> suddenly I was overcome by weakness and felt an irresistible desire
> to sleep. I begged Miss [de Glinka] to excuse me and went to my
> room, and threw myself on the bed. But I could not sleep and lay
> with my eyes shut, but awake, when suddenly I saw before my closed
> eyes a series of views of unknown places that my memory took in to
> the finest detail. When this vision ceased, I felt no more weakness
> and went to Miss [de Glinka], to whom I related all that had
> happened to me and described to her in detail the views I had seen.
> We left by the one o'clock train and lo! after about half an hour's
> journey, Miss [de Glinka], who was looking out of the window, said
> to me, "Look, here is one of your landscapes!" I recognized it at
> once, and all that day until evening, I saw, with open eyes, all
> that I had seen in the morning with closed eyes. I was pleased that
> I had described to Miss [de Glinka] all my vision in detail. The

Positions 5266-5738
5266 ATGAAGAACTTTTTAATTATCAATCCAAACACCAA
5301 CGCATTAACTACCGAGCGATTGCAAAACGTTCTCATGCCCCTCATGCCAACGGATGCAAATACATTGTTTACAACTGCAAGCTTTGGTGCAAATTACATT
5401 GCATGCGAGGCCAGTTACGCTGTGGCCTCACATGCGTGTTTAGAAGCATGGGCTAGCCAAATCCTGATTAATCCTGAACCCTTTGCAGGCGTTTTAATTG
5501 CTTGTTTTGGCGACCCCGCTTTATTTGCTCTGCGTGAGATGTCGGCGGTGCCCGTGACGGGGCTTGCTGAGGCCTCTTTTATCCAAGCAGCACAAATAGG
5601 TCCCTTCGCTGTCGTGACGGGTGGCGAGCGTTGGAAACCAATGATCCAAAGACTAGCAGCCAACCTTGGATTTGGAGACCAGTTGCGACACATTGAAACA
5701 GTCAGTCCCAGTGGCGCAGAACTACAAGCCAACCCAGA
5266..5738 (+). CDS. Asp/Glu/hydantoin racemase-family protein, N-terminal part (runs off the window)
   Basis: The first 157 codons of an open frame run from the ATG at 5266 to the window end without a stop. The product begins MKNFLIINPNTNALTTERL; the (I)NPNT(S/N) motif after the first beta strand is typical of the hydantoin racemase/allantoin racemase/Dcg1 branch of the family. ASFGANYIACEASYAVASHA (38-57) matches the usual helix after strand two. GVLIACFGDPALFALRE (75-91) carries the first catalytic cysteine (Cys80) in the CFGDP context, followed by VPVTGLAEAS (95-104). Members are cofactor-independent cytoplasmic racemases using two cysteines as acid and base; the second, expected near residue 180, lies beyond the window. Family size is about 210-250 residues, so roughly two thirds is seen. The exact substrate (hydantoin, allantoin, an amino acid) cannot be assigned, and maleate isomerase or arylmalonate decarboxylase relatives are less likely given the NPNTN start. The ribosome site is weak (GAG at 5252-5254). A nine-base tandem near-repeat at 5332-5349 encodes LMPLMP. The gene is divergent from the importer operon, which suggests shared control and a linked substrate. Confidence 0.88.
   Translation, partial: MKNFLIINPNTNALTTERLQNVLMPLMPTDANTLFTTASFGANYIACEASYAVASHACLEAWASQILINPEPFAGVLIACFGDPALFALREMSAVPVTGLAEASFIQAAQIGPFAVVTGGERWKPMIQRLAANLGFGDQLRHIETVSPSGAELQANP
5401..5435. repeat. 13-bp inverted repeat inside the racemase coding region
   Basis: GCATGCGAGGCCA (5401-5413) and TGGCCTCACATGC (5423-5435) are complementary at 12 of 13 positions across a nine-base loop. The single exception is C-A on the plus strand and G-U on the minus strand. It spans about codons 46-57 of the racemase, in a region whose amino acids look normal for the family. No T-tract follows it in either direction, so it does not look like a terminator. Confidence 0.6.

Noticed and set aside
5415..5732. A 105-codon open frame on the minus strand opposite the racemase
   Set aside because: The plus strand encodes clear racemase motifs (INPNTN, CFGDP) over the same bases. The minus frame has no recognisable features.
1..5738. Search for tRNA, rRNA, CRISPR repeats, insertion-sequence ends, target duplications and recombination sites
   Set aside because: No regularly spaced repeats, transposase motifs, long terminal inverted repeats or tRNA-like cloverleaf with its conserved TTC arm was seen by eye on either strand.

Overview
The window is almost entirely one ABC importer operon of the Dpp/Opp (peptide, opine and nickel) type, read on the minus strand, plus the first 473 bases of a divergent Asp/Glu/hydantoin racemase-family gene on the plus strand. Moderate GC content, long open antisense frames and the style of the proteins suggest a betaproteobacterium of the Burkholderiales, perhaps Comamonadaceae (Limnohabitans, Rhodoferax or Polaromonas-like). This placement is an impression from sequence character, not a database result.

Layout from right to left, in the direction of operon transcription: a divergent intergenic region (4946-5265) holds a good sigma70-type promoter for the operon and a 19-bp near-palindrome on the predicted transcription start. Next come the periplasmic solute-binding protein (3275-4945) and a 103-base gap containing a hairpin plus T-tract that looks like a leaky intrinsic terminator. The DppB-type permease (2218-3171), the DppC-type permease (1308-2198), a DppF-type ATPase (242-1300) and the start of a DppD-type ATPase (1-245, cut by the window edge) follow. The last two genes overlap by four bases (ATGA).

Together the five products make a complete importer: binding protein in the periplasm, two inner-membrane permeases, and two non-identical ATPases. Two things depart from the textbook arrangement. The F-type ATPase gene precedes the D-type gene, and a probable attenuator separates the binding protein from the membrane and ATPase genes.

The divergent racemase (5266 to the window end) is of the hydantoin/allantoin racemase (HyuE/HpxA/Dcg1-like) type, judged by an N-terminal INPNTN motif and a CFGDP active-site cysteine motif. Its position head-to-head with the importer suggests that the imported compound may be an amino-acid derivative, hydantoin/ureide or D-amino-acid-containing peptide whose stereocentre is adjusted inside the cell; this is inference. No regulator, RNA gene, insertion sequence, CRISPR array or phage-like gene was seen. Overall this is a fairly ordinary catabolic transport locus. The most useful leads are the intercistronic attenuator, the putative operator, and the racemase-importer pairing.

> route between Brussels and Elberfeld is completely unknown to me,
> for it was the first time in my life that I had visited Belgium and
> this part of Germany.
> On arriving at Elberfeld in the evening, we took rooms in a hotel
> and then hurried off to see Madame Blavatsky at Mr. Gebhard's house.
> The same evening, the members of the Theosophical Society who were
> there with Mme. Blavatsky showed us two superb oil paintings of the
> Mahatmas [Morya] and Koot Hoomi [painted by Mr. Schmiechen]. The
> portrait of M. especially produced on us an extraordinary
> impression, and it is not surprising that on the way back to the
> hotel, we talked on about him and had him before our eyes. Miss [de
> Glinka] may be left to relate her own experience during that night.
> [Miss de Glinka's experience was similar to Solovyov's. ?Editor.]
> But this is what happened to me:
> Tired by the journey, I lay peacefully sleeping when suddenly I was
> awakened by the sensation of a warm penetrating breath. I open my
> eyes and in this feeble light that entered the room through the
> three windows, I see before me a tall figure of a man, dressed in a
> long white floating garment. At the same time I heard or felt a
> voice that told me, in I know not what language, although I
> understood perfectly, to light the candle. I should explain that,
> far from being afraid, I remained quite tranquil, only I felt my
> heart beat rapidly. I lit the candle, and in lighting it, saw by my
> watch that it was two o'clock. The vision did not disappear. There